Technical Summary

We will apply our knowledge of clinical human corneal stem cell transplantation and cornea/amniotic membrane collagen fibre structure to construct a model specifically designed to make possible an accurate non-animal investigation into the effect chemicals and nanoparticles have on the surface of the eye. Corneal stem cells will be isolated from human donor tissue and expanded upon a specifically engineered collagen sheet. The collagen sheet will manufactured in such a way as to closely resemble the native structure underlying corneal epithelial cells within the eye. The bespoke collagen substrates ability to support ex vivo stem cell expansion and epithelial startification will be compared against a previously established and clinically sucessful substrate for in vitro corneal epithelial cultivation, that being amniotic membrane. Validation of the stem cell based model, as a non-animal alternative for oculotoxicity testing, will be accomplished by comparing the dose-dependent toxic effect of a range of chemicals with known toxicity. Furthermore, the toxicity of novel nanoparticles on ocular surface function will also be investigated. Epithelial toxic damage, to our stem cell based model, will be measured directly by microscopy and indirectly by cell toxicity assays.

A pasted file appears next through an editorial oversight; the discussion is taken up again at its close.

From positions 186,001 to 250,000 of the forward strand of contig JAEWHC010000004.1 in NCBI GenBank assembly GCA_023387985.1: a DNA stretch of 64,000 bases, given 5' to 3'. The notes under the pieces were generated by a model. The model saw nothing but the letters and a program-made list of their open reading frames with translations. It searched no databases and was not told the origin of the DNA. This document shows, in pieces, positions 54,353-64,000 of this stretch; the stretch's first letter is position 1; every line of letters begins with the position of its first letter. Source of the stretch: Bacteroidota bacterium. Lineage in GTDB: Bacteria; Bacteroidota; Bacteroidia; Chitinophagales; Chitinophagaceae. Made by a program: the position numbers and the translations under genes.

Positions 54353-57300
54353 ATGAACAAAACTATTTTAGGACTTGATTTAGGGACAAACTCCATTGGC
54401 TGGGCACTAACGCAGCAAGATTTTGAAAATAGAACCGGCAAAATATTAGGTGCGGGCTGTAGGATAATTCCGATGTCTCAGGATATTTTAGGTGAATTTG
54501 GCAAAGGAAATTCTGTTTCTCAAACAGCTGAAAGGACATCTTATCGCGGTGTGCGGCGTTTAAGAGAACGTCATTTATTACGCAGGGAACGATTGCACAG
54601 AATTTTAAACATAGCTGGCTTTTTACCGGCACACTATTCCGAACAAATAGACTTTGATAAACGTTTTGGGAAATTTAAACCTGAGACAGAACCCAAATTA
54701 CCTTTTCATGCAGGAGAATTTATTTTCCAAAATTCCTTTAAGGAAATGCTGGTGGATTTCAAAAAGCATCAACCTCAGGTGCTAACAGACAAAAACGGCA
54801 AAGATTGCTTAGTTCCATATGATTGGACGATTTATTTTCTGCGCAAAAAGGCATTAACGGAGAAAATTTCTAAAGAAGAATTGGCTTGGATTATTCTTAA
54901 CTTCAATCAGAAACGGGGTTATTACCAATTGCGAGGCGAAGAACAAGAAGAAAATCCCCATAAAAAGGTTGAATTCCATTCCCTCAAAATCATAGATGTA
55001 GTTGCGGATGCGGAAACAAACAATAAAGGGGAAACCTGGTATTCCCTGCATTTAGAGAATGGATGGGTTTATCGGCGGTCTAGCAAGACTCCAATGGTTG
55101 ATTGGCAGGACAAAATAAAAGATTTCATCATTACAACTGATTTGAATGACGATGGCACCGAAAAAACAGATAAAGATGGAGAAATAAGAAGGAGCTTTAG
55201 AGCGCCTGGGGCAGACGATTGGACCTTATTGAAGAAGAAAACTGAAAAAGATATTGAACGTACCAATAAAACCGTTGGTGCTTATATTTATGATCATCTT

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Connon CJ (2010) The variation in transparency of amniotic membrane used in ocular surface regeneration. in The British journal of ophthalmology

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Mi S (2012) Tissue engineering a fetal membrane. in Tissue engineering. Part A

Description We have successfully developed a method to create tissue constructs from multiple cell types and a dehydrated collagen gel. Our method retains cells in a physiological and functional state. So far we have used this method to tissue engineer two important tissues (ocular surface and fetal membrane). The method and creation of an artificial ocular surface has been granted patent protection. The patent covers the use of this construct for clinical transplantation to the cornea and ocular toxicity testing as an alternative to animal testing. The method has also enabled the creation of a powerful new corneal model that for the first time can begin to investigate the effect of collagen density and ECM stiffness on both epithelial and stromal stem cell differentiation.